"To issue a release, an authorized leader meets with the member personally, informs him or her of the release, and expresses appreciation for the service. The leader also asks the person to return any current, usable materials so they can be given to the successor. Only those who need to know are informed of a release before it is announced publicly.

"The same congregation that sustained a person gives a vote of thanks when the person is released. An authorized priesthood officer may say:

“'[Name] has been released as [position], and we propose that he [or she] be given a vote of thanks for his [or her] service. Those who wish to express their appreciation may manifest it by the uplifted hand.' No dissenting vote is called for."

My take on this is that you no longer have this calling.  You have no further responsibility towards it, as far as I can see. The presiding authority is in any case under no obligation to call someone else to perform it.  Thus the work of the calling devolves upon the next responsible authority, which is the Relief Society presidency.

And if you stop doing the work, eventually someone will notice and ask about the matter. And then perhaps the bishopric will get a clue about calling someone else.  In the meantime, as I said, it is the RS president's job now.

As I already mentioned in the original post someone else was called as the compassionate service coordinator. I was not told by a member of the bishopric that I was released nor was I released during Sacrament meeting. The calling was however taken off my records.

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18 hours ago, MeLee said:

As I already mentioned in the original post someone else was called as the compassionate service coordinator. I was not told by a member of the bishopric that I was released nor was I released during Sacrament meeting. The calling was however taken off my records.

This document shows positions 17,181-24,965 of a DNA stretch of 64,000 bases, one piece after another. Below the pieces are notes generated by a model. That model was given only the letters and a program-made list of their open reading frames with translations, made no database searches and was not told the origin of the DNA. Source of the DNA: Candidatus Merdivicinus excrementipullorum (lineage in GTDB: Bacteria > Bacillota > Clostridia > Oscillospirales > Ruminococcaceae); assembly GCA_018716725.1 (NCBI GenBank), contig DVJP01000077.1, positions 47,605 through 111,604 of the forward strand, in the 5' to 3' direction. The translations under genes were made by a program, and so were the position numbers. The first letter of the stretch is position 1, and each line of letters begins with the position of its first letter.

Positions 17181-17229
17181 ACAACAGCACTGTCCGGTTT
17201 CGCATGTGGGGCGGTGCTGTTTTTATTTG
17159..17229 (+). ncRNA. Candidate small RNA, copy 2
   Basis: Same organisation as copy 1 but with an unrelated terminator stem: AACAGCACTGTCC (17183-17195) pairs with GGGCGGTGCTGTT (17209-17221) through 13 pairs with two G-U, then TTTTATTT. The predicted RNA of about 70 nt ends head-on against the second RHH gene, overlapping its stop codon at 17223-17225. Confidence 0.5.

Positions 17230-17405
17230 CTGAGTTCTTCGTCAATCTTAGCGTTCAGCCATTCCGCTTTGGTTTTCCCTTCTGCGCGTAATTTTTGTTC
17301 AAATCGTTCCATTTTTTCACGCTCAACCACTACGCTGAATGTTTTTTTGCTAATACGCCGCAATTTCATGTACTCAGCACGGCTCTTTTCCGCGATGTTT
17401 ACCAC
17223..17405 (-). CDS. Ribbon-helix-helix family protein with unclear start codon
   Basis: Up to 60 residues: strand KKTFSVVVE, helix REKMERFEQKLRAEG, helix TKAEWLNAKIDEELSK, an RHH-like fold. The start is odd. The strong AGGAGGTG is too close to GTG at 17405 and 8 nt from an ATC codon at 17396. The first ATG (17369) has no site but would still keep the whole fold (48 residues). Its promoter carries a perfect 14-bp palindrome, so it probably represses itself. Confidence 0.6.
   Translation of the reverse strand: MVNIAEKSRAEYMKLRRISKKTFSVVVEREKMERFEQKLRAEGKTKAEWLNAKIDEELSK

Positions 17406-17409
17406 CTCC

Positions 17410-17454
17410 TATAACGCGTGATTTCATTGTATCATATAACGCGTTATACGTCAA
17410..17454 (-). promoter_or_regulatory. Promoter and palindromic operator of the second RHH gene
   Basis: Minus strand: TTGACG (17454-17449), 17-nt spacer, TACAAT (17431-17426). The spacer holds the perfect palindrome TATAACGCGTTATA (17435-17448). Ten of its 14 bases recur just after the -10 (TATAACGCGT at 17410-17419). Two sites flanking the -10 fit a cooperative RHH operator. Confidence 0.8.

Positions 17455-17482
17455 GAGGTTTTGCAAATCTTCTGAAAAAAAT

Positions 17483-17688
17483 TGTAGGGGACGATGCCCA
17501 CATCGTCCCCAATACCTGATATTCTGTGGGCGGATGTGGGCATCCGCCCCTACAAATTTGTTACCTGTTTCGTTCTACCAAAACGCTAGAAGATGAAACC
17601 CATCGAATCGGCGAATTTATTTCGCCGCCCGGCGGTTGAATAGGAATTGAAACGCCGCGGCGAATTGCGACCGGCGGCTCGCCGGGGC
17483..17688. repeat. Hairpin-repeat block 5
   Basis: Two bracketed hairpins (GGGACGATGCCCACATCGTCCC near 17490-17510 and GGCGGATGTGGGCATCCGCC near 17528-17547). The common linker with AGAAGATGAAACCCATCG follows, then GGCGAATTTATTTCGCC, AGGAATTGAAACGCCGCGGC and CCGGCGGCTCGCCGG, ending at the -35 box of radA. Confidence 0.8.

OK, I'd guess that effectively releases you, then.  I missed the part about not being told you were released.  If the record says you're not doing it, then there we are! :D

 

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On 10/5/2017 at 12:34 AM, Stargazer said:

OK, I'd guess that effectively releases you, then.  I missed the part about not being told you were released.  If the record says you're not doing it, then there we are! :D

 

Yep. However this post was never about wondering if I still had the calling. It was about gently reminding the bishop three times that I had not been properly  released and him still not oficially releasing me nor giving any explanation.

Sure people forget things all the time and I don't even care if it's over the pulpit. A personal  thank you for your service, you're released would suffice.

As you already posted from the handbook; the proper way to release someone is to first tell that person they are being released. Then announcing the release in sacrament meeting. 

It kind of hurts when you put so much into a calling then one Sunday you're replaced and you notice the calling isn't on your records anymore without being told by a member of the bishopric or being given any type of thanks. Even people who have already moved out of the ward are formally released.

It hurts even more that it was just kind of shrugged off as no big deal.

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13 hours ago, MeLee said:

Yep. However this post was never about wondering if I still had the calling. It was about gently reminding the bishop three times that I had not been properly  released and him still not oficially releasing me nor giving any explanation.

Sure people forget things all the time and I don't even care if it's over the pulpit. A personal  thank you for your service, you're released would suffice.

As you already posted from the handbook; the proper way to release someone is to first tell that person they are being released. Then announcing the release in sacrament meeting. 

It kind of hurts when you put so much into a calling then one Sunday you're replaced and you notice the calling isn't on your records anymore without being told by a member of the bishopric or being given any type of thanks. Even people who have already moved out of the ward are formally released.

It hurts even more that it was just kind of shrugged off as no big deal.

I see your point, believe me.

But my advice is just to shrug it off and move on.